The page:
It was early 2013 and Otis was a stray dog in need of hope and a home. He found both when he chose a wounded Marine veteran as his savior.
The blast that rocked a Devil Doc’s world
Nate is medically retired from the Marine Corps, where he served as a Fleet Marine Force (FMF) Corpsman.
These corpsmen – known as Devil Docs – provide a range of lifesaving care to Navy and Marine personnel. They are trained in emergency medicine, serve as operating room technicians, and administer a variety of preventative, surgical, and emergency care.
During Nate’s tour of duty he deployed twice to Iraq and once to Afghanistan – where a roadside Improvised Explosive Device (IED) would change his life forever.
It was late 2010 when Nate was on foot patrol and an IED exploded in front of him; he suffered a fractured spine, shrapnel wounds, and other serious injuries. Somehow, the young Marine regained consciousness and treated fellow Marines who were injured in the explosion as well.
Despite his own debilitating injuries Nate remained in Afghanistan through March 2011. He returned stateside where he underwent a series of surgeries and was diagnosed with Post Traumatic Stress Disorder (PTSD).
While Nate has many memories from his years in combat, it is the bonds with his fellow service members that are the most enduring memory of all. He is resolute about what he misses most from his military career.
“The camaraderie with my Marines.”
“Then Otis adopted me”
Like many wounded warriors, Nate thought that a service dog would help him cope with the various physical and emotional injuries of combat.
But the vast majority of veterans neither need nor qualify for a service animal. And it typically takes an average of 18 months to require a legitimate, trained service animal from a reputable organization.
So Nate decided to visit his local animal shelter to see if there was a dog who could help him. He visited Carteret Humane Society, which joined our free shelter program in 2011. The organization offers deeply reduced adoption fees to veterans in our program who adopt eligible dogs and cats.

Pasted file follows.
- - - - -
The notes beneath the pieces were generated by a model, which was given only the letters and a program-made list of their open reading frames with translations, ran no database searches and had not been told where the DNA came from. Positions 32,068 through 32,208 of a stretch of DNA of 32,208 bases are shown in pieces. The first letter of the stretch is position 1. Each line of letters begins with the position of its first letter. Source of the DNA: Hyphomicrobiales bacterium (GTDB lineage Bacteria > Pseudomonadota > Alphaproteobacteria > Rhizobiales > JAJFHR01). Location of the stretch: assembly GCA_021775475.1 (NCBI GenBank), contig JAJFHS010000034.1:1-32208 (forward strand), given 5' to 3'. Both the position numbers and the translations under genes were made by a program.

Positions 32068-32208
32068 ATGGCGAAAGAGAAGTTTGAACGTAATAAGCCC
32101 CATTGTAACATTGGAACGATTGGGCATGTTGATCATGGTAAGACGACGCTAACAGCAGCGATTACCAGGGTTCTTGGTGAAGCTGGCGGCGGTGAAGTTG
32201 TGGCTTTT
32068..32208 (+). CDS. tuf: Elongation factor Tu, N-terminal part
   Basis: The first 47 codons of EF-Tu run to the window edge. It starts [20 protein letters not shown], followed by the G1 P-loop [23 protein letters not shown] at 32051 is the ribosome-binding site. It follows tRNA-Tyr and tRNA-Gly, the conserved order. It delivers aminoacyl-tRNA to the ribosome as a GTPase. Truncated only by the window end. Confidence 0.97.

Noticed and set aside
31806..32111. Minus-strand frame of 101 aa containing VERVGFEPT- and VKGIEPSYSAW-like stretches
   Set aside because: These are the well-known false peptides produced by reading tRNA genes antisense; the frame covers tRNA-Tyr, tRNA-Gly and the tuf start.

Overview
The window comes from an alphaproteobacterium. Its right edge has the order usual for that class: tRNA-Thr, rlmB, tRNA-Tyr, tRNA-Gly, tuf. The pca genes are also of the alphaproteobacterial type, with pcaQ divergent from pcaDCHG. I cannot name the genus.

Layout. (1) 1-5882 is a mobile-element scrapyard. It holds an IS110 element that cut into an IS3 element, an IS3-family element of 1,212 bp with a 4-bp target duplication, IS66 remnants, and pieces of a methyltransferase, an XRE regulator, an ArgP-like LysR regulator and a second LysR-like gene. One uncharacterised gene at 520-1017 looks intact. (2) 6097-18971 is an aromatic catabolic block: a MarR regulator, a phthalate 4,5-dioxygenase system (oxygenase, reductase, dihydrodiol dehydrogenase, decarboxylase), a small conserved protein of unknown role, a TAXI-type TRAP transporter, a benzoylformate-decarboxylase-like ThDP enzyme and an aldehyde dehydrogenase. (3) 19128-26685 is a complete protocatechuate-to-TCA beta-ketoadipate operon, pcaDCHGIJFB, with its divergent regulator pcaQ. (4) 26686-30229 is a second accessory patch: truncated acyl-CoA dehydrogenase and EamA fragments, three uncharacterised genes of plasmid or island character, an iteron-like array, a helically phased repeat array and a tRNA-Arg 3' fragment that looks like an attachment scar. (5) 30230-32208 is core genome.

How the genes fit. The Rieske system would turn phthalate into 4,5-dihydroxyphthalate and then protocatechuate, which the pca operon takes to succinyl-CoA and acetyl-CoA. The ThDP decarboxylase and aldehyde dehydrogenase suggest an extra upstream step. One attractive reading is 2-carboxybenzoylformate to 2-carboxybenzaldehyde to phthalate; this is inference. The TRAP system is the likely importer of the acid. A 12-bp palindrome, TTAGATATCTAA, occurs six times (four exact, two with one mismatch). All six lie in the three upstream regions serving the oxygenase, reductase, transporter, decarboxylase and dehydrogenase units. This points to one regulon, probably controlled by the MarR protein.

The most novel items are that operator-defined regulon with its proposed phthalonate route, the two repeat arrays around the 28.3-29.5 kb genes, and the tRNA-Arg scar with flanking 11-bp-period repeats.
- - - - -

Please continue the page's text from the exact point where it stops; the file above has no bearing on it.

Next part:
It was at the shelter that Nate met a former stray dog named Otis. The large Labrador Retriever mix has a creamy white coat with large caramel-colored patches, as well as one blue eye and one brown.
The Marine veteran decided to take Otis for a walk, which effectively ended when Otis hopped into Nate’s car. It was as though the big, gentle dog made Nate’s decision for him.
Luckily, Nate was prepared to bring Otis home that very same day.
“[I] grew up having dogs. Bought a house with a fenced-in yard with the hopes of getting one,” he says. “Then Otis adopted me.”
The stray dog and the Marine
Life has not been the same for man or beast since their adoption in 2013.
“He’s changed my life,” the veteran says. “He instinctively knows when I need help, keeps me from falling. He’s a service dog, but was never trained as a service dog.”
Fortunately, Otis has the physical stature and temperament to help Nate with his balance and mobility. When possible he accompanies the Marine on his many adaptive sports adventures, a pastime that has grown into a passion.
“[I’m] still living in North Carolina, involved with adaptive sports, and spreading the word to help others [stay] active,” he says.
Through it all, the once stray dog is Nate’s guiding light. He is a constant companion, except for occasional hospitalizations when Nate undergoes additional surgeries and treatments. Most of all, Otis gives his wounded warrior the ability to embrace his life with as few limitations as possible.
“Otis is being a huge help being my cane, reigning me in, and being his gentle giant self,” he says. “Won’t let me out of his sight and making sure I don’t fall. And of course cuddling right up on me.”
Four-legged “partner in crime”
Despite the many positive changes in his post-military life, Nate still struggles with PTSD. Otis – ever watchful – can sense his savior’s distress.
The Marine veteran has woken up in the middle of the night following a bad dream to find Otis – all 70 pounds of him – lying across his chest. And on tougher days, Otis tries extra hard to make Nate play with him and ease his mind.
“Having a pet is really having another member of the family and fills the house with love,” Nate explains. “[I] can be having the worst day ever and somehow they make it all better. For me, it’s just me and Otis – so definitely great to have a partner in crime.”
Still, when Otis is not on point looking after Nate he is content to be like any other dog. He loves his duck and fish toys. And he enjoys chasing a ball in the yard, tearing up the grass in the process.
For Nate, a grassy yard is a small sacrifice for his once stray dog to be content. He may never know what it was about him that inspired Otis to choose him that fateful day in the shelter. But he is grateful beyond measure.
“Otis adopted me and has been great,” he says. “He will brace me when I need it, goes crazy when I come home, just completely helps to make me happy. Can’t imagine life without him.”
But perhaps the Marine Corps veteran sums it up best when he thinks of the one word that best describes his best friend.
“He’s just awesomeness.”